For example, the Divi theme sets the website logo in the theme options. The search-replace WP CLI command will not update the logo file URL. You must navigate to the Divi theme options to manually update the logo file URL.

Fix https Errors Using A Plugin

Quick note: Grab an export of your database before performing any of the following fixes. I’ve not had problems with the below methods, but you never know. Better to be safe than sorry. 

Okay. Perhaps you don’t have root access to your hosting server. Or, perchance, you have no idea what SSH access is, how to turn it on, or how to create and upload a key to the server.


This option is usually just as good.

There are two different groups of plugins that can help you fix your website https issues:

  1. Those that update your database resource URLs similar to the WP CLI method explained above.
  2. Those that update the URL by some other means.

We’ll go over the different plugin options below.

Plugins That Update Your Database Resource URLs

These plugins allow you to perform the same search-replace as the WP CLI command.

  1. Better Search Replace.
  2. Velvet Blues.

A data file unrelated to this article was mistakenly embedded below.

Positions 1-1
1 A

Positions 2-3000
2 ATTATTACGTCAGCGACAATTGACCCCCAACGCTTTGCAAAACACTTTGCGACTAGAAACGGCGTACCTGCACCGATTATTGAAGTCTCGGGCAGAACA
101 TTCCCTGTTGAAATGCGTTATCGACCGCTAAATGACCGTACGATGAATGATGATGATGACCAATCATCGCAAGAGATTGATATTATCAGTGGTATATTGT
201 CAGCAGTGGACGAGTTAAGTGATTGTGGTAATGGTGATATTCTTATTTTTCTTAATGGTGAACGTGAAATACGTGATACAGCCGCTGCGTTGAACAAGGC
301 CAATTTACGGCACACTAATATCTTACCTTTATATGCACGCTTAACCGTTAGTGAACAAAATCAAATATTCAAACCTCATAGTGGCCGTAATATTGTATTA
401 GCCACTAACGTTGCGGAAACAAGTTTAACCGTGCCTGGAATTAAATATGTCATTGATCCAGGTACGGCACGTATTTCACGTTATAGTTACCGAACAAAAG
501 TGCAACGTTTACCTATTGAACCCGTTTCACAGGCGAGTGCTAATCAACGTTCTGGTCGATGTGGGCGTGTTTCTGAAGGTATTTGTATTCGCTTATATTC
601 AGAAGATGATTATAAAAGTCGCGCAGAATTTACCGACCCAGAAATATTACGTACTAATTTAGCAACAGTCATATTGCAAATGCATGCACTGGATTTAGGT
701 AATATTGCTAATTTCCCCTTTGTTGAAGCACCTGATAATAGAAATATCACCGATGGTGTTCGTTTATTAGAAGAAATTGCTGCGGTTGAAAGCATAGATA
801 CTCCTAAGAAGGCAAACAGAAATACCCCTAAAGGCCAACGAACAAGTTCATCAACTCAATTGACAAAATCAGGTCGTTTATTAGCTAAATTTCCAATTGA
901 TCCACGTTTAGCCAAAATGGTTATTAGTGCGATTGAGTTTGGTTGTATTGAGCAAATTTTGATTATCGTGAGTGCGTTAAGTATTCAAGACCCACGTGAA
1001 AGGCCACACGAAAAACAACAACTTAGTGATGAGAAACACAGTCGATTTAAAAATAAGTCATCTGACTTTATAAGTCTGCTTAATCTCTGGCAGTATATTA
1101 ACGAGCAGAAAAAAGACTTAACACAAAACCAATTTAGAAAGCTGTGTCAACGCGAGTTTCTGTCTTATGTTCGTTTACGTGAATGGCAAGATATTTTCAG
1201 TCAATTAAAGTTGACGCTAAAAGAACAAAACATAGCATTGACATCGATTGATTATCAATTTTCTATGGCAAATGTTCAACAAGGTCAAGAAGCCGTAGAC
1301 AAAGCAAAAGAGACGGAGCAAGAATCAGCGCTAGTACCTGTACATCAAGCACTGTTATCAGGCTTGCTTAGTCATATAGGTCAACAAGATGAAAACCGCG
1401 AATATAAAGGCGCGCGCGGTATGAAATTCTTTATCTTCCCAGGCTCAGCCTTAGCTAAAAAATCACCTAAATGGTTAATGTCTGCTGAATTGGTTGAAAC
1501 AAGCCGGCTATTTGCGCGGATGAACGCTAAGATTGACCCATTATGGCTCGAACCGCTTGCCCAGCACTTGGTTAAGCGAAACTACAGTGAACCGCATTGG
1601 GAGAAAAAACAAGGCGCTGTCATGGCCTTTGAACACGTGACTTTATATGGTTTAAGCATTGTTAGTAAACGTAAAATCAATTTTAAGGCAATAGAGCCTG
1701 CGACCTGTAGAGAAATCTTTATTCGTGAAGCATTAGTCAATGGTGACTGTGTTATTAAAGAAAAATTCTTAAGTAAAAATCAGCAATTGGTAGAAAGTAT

Better Search Replace

Install the plugin. Navigate to your plugins page, click on “Add New”, search for the plugin, then click “Install Now”. Activate the plugin.

Hext, hover on “Tools” in your dashboard menu. You should now see a link for “Better Search Replace.” Click that link.

On the next screen, do the following:

  • Search For: http://
  • Replace With: https://
  • Select Tables: Select all of the tables. You really only need to select the wp_posts and wp_postmeta  tables, but select them all just in case there are some hidden http urls hiding in other tables (e.g. you are using other plugins that have their own database tables)
  • Case-Insensitive?: Click the checkbox. You want to grab any case variations of http and https.
  • Replace GUIDs: Leave this unchecked.